We’re continuing our series featuring journalists who have written powerful stories. This week, we spoke to Flint Beat founder, publisher and reporter Jiquanda Johnson — a triple threat! — about covering gun violence in her hometown.
Johnson is from the Flint, Mich., area and was overwhelmed by stories about the identity of the latest shooting victim and bombarded by pictures of suspects. That’s why she decided, instead, to focus her reporting on solutions to the problem. One promising idea that she featured: Violence Interrupters, who mediate neighborhood conflicts and work with those at risk of being either perpetrators or victims.
How did you get the story? What led you to pursue it?
In Flint, both the victim and assailant are likely to be young, black and male. It’s an ongoing issue that is plaguing cities like Flint, Detroit and Chicago. I know that gun violence is an obvious public health issue in the community I grew up in. But what we were missing was solutions that led to us working on solutions journalism stories to provide a holistic approach to storytelling in Flint.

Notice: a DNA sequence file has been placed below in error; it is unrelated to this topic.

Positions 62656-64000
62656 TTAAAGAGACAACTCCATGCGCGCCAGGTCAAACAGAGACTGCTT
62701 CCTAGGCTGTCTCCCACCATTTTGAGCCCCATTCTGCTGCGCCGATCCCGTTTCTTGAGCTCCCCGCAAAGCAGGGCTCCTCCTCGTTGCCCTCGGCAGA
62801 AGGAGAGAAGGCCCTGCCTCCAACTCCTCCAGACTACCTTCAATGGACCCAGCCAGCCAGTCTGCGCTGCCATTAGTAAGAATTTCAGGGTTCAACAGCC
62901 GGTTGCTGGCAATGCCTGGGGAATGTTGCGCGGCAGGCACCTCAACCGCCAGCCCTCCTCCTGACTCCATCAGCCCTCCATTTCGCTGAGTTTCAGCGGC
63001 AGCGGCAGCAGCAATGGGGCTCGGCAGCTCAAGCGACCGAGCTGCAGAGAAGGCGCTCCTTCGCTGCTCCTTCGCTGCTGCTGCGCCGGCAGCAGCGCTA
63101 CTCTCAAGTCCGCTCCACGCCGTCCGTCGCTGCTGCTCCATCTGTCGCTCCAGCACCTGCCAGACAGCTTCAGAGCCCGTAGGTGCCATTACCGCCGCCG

What were the challenges of reporting and how did you navigate them?
The biggest challenge was gaining support for something so abhorrent to the Flint community. We were used to stories being told one way. We still haven’t quite managed to convince some community members, including law enforcement officials, that this is not about whether they are doing their jobs, it’s about what other communities or what our city is doing to decrease violent crimes in their neighborhoods and looking at those strategies to see if they could be viable solutions for Flint.
We kicked off with myself, an intern and my friend Mark Felix, who is a photojournalist. It wasn’t easy, but the three of us managed to introduce solutions journalism to the Flint community, and I am working to expand that.
The takeaway: Good journalism goes beyond pointing out problems. It offers solutions.
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